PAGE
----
The International Monetary Fund and World Bank are ready to provide countries in need with immediate emergency funding to fight the coronavirus outbreak, a spokesman said on Thursday.
While they have yet to receive a request for aid, the institutions "have now developed contingency plans. We have various financial instruments that could be used," IMF spokesman Gerry Rice said at a press conference.
As the epidemic has spread beyond China, shuttering production and closing schools in Japan, economists are increasingly worried about a slowdown in the global economy.
"We have various financial instruments that could be used to support countries with balance of payment problems that arise from epidemics or natural disasters," Rice said, noting that the lenders rapidly deployed funds during the Ebola epidemic.
He singled out China, saying the IMF remains "very supportive" of the country where the coronavirus outbreak started with efforts to tackle its spread.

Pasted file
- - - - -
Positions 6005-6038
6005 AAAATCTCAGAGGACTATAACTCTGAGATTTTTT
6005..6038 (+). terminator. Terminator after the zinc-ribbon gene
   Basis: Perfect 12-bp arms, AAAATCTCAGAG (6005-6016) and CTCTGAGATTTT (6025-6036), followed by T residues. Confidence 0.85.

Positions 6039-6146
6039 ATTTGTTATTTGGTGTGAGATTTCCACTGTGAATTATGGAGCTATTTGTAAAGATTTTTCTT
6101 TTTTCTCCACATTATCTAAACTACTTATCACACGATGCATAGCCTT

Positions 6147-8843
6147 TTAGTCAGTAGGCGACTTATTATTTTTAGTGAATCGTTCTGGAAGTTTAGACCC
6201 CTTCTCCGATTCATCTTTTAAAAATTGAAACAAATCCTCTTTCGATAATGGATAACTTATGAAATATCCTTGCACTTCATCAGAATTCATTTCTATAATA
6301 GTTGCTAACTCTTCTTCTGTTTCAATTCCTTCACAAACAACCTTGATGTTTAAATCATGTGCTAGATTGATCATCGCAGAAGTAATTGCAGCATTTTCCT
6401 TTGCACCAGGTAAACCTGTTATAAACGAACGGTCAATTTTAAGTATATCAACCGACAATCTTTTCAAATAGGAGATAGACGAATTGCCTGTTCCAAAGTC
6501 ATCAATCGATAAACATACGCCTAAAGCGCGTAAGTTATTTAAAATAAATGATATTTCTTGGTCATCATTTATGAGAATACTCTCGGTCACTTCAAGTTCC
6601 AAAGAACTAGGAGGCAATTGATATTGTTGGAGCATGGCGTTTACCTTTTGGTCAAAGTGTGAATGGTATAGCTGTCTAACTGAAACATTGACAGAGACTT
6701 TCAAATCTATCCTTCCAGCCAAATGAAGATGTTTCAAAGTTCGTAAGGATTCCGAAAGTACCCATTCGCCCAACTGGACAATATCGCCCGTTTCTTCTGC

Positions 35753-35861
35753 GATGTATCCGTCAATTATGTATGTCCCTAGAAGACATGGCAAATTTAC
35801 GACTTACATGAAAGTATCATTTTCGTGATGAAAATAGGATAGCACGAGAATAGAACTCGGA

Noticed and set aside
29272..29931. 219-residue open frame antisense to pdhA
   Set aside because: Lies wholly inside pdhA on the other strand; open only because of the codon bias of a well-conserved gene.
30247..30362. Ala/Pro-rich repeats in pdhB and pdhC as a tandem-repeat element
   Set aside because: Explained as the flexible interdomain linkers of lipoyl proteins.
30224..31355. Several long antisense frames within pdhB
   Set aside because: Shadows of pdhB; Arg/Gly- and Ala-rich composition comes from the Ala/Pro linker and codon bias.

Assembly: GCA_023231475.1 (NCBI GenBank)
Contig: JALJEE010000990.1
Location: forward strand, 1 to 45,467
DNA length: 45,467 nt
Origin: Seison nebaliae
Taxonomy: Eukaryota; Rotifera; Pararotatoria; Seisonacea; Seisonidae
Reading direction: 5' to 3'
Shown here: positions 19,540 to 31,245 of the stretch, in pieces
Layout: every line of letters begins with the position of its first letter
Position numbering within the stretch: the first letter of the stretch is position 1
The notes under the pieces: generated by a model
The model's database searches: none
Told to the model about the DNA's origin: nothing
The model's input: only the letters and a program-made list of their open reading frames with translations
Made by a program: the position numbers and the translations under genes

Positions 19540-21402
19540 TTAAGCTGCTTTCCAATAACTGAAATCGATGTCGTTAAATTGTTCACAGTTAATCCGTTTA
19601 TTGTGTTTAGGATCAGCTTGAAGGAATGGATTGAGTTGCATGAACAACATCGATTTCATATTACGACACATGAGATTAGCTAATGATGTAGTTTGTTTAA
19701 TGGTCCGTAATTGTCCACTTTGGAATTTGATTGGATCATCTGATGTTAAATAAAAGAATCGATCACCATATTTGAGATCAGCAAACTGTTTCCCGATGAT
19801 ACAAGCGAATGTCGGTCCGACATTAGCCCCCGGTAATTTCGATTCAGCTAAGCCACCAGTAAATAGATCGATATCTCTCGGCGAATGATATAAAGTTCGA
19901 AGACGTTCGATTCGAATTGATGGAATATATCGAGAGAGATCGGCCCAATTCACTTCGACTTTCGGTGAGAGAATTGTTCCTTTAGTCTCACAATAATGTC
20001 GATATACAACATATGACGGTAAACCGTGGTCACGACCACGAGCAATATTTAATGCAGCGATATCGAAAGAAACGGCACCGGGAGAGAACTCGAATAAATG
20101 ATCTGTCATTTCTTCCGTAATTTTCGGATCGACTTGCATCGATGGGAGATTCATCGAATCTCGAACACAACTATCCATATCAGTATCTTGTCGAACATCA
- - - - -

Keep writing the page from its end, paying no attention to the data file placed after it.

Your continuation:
The fund and the World Bank expect to make a decision soon on whether to hold their spring meetings in Washington.
Thousands of people attend the twice-yearly gatherings, which attract activists, economists and investors as well as officials and reporters.
The planning for the April meeting is "under active review," Rice said, but he added, "We are confident that, whatever the format of the spring meetings will be, that we will have effective meetings... and dialogue with our membership."
The US Centers for Disease Control warned this week that the epidemic will reach American shores, and urged organizations to cancel mass gatherings.
Health officials on Wednesday announced they'd found the first case of the virus of unknown origin in the United States.